Aleksander Berezkin

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Aleksander Berezkin
Александр Берёзкин
Born1984 (age 38–39)
Novokuznetsk, Russia
Organization(s)Association of the Russian-Speaking Intersex (ARSI) and Intersex Immigrants Network
Known forIntersex human rights activist and

Aleksander Berezkin (Russian: Александр Берёзкин) is a Russian intersex man, asylum seeker and intersex human rights activist. He is a founder of the first Russian intersex human rights organization ARSI (“Association of the Russian-Speaking Intersex”).[1] He has also started an organization, Intersex Immigrants Network, to support the human and civil rights of immigrants to the US, and those at risk of emigration.[2]

Early life[edit]

Aleksandr was born in Novokuznetsk, Russia.[3] He was diagnosed with Klinefelter syndrome at the age of 17, after learning about his diagnosis directly from his physician. He openly speaks about living with Klinefelter syndrome.[4][3]

He has graduated with a BA in Sociology from Kemerovo State University and an MA in Sociology from Far Eastern State Technical University.[5]

Aleksandr has stated that his doctor told him he will never find someone else with his intersex variation, that he should keep it a secret, and never talk about his identity with anyone.[6][4][7]


Aleksandr started his advocacy in 2013, following a talk with Hida Viloria, working on intersex and LGBTI issues, organizing educational events for the LGBT community in Vladivostok.[1][8] In 2014 Berezkin had to leave Russia as a result of a homophobic campaign against him. He sought political asylum in the United States on the basis that he was an LBGTQI activist. He was granted asylum in 2017.[5]

In August 2013, he created Facebook group called “Association of the Russian-Speaking Intersex” (ARSI) for intersex people and allies, which further have become the first Russian intersex human rights organization.[1] In the following years he acted as a Russian-Speaking Intersex consultant for the United Nations Free & Equal program.[5]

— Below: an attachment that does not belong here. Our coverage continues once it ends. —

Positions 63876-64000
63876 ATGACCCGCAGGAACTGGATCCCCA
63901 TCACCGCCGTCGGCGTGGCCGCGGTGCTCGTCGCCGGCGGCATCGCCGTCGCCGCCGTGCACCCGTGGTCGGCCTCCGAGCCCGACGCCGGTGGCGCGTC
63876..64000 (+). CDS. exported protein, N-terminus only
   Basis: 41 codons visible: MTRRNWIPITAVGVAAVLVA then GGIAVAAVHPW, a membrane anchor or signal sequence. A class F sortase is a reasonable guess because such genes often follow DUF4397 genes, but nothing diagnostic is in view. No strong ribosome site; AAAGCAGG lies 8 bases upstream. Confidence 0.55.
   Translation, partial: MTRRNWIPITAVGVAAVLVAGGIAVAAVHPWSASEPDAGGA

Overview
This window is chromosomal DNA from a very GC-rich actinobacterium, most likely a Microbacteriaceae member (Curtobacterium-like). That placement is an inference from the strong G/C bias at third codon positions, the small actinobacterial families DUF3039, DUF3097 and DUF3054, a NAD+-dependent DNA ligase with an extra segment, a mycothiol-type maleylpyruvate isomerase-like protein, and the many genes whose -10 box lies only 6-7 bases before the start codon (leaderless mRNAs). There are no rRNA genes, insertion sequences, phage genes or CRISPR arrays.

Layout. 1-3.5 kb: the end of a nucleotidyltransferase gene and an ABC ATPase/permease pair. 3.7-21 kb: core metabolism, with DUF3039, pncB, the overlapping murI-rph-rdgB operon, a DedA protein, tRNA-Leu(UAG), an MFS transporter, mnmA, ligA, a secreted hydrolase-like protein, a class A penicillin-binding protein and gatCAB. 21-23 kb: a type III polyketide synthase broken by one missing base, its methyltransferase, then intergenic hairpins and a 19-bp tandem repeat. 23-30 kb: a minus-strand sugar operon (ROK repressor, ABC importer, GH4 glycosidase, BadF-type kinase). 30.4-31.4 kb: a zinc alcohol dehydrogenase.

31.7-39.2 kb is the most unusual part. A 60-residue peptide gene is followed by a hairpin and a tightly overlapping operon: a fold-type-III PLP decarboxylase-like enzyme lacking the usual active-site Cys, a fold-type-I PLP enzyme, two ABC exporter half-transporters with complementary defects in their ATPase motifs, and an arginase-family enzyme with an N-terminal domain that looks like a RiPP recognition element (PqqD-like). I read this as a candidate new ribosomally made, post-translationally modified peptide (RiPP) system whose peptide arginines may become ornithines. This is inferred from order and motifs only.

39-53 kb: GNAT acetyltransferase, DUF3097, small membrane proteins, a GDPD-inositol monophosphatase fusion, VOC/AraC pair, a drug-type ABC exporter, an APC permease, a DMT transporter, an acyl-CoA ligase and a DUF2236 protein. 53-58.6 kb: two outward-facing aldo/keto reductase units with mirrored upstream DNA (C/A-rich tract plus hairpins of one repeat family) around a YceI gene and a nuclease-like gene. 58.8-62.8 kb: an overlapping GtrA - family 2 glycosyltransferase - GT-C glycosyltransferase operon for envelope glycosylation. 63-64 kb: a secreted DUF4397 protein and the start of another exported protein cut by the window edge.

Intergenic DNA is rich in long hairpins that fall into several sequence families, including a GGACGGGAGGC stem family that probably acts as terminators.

Aleksandr speaks on health and civil rights issues.[9][10]


  1. ^ a b c Berezkin, Aleksander (2016-11-07). "Breaking the ice: intersex in Russia". Intersex Day. Retrieved 2021-03-21.
  2. ^ "Aleksander Berezkin". Intersex Immigrants Network. 2018-12-08. Retrieved 2021-03-21.
  3. ^ a b Meyers, Maggie J (2019). ""Tragic and Glorious Pages": The Evolution of Intersex Rights in Russia and Reframing Law and Tradition to Advance Reform". Duke Journal of Gender Law & Policy. 26: 109–135.
  4. ^ a b "Люди третьего пола". Радио Свобода (in Russian). Retrieved 2021-03-21.
  5. ^ a b c billiesnyc (2018-12-08). "Aleksander Berezkin". Intersex Immigrants Network. Retrieved 2021-03-21.
  6. ^ Marusic 10/23/2017, Kristina. "What It's Like To Be Intersex In Russia: "My Doctors Never Explained Anything Honestly To Me"". LOGO News. Retrieved 2021-03-21.
  7. ^ Petersen, Jay Kyle (21 December 2020). A Comprehensive Guide to Intersex. ISBN 9781785926327.
  8. ^ "Silent violence". International Lesbian, Gay, Bisexual, Trans and Intersex Association. 2018-05-18. Retrieved 2021-03-21.
  9. ^ Cohut, Maria (July 1, 2020). "Why Is Healthcare Not a Friendly Place for Intersex Individuals?". Medical News Today.
  10. ^ "University Open Air: Intersex Activism". Brooklyn Public Library. 2019. Retrieved March 21, 2021.